“Blameless postmortems” and “learning from failure” are very en vogue in the technology industry right now. Both fall into that less-discussed category of “CI”: Continuous Improvement. But for as much as we all talk about them, in many organizations and teams, the outcome of continual organizational learning and improvement remains elusive. Why is this?
In this talk, we’ll look at five “dirty words”* that are often thrown around during postmortems, retrospectives, and other learning exercises that not only make it difficult for teams to discuss learning, but promote activities and behaviors that are actually counterproductive to continuous improvement. We’ll dig into the existing research on why this is–it turns out we’re not the only industry struggling with this!–and look at some different language we can start using that can more ably facilitate sustainable Continuous Improvement in our work environments.
*Not actually dirty words.
J. Paul Reed started his career in technology over fifteen years ago in the trenches as a build/release and tools engineer, working with such storied organizations as VMware, Mozilla, Postbox, and Symantec.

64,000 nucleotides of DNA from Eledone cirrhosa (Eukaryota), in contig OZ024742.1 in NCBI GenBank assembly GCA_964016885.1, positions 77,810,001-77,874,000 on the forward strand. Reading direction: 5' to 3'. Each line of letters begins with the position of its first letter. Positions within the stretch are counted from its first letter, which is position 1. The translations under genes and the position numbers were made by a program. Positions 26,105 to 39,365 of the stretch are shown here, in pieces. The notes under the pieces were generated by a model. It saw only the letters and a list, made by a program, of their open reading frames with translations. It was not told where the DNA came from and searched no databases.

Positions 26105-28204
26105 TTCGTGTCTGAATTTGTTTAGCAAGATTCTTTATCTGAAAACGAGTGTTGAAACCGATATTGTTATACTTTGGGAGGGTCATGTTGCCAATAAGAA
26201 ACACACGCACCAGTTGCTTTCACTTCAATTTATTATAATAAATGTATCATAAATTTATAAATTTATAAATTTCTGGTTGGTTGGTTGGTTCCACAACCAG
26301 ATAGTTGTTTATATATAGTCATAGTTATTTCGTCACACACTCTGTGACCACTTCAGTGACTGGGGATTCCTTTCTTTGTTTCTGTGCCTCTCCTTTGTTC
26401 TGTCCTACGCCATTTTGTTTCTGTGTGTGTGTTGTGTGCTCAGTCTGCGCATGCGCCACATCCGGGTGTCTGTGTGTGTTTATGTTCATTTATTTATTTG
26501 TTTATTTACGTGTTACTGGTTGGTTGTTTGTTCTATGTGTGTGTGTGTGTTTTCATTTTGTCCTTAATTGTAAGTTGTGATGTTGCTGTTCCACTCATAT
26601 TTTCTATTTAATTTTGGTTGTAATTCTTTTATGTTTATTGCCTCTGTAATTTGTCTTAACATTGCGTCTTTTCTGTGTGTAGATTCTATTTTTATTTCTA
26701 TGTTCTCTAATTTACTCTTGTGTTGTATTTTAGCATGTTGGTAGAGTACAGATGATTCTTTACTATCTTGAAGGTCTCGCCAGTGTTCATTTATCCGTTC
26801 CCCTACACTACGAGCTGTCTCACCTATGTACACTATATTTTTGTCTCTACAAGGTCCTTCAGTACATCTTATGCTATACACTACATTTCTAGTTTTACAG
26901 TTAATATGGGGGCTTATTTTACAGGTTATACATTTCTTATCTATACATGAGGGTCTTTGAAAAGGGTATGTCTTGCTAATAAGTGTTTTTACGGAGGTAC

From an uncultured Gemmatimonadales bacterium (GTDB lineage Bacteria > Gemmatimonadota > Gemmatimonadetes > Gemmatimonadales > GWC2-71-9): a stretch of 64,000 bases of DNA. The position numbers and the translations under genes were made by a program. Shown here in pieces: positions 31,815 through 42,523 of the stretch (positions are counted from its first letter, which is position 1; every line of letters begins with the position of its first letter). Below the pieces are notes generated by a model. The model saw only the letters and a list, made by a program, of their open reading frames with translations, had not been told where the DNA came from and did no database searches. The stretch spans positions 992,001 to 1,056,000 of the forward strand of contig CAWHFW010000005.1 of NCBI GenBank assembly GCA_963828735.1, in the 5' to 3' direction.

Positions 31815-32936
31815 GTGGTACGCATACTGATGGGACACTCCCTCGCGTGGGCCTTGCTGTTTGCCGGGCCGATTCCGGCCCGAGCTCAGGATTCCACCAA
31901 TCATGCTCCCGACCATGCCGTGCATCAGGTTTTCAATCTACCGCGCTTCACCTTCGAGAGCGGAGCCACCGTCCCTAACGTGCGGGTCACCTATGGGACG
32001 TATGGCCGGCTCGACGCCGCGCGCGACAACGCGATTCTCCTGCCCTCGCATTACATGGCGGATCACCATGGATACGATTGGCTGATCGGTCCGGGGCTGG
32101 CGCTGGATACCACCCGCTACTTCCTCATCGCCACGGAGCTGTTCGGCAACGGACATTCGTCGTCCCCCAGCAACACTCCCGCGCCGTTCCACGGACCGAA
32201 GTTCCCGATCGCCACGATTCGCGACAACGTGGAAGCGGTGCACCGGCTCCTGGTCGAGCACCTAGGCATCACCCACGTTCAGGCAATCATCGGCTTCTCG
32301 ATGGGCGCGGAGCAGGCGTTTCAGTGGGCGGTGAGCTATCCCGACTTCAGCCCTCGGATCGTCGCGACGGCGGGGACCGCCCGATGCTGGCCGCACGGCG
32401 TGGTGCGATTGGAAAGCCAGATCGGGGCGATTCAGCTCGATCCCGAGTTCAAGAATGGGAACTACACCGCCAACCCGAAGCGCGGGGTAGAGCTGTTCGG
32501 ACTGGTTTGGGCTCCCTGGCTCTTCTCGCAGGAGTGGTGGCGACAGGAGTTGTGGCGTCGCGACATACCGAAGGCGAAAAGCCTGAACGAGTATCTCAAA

In 2012, he founded Release Engineering Approaches, a consultancy incorporating a host of tools and techniques to help organizations “Simply Ship. Every time.” His approaches work because they take into account not only the technology issues at hand, but the organizational dynamics that affect the teams who implement and operate that technology.
Since its founding, Paul has had the opportunity to work across a number of industries, from financial services and healthcare to cloud-based infrastructure startups and the federal government. He’s helped teams from 2 to 200 on every aspect of the software delivery process, including tooling, continuous delivery pipelines, operational analysis and improvement, team culture transformation, and business value optimization.
Paul is an internationally recognized speaker on DevOps, release engineering, and operations complexity. He’s written articles for O’Reilly, DZone, and Atlassian and is the author of DevOps in Practice.
He is also the founding host of The Ship Show, a twice-monthly podcast tackling topics related to build engineering, DevOps, and release management.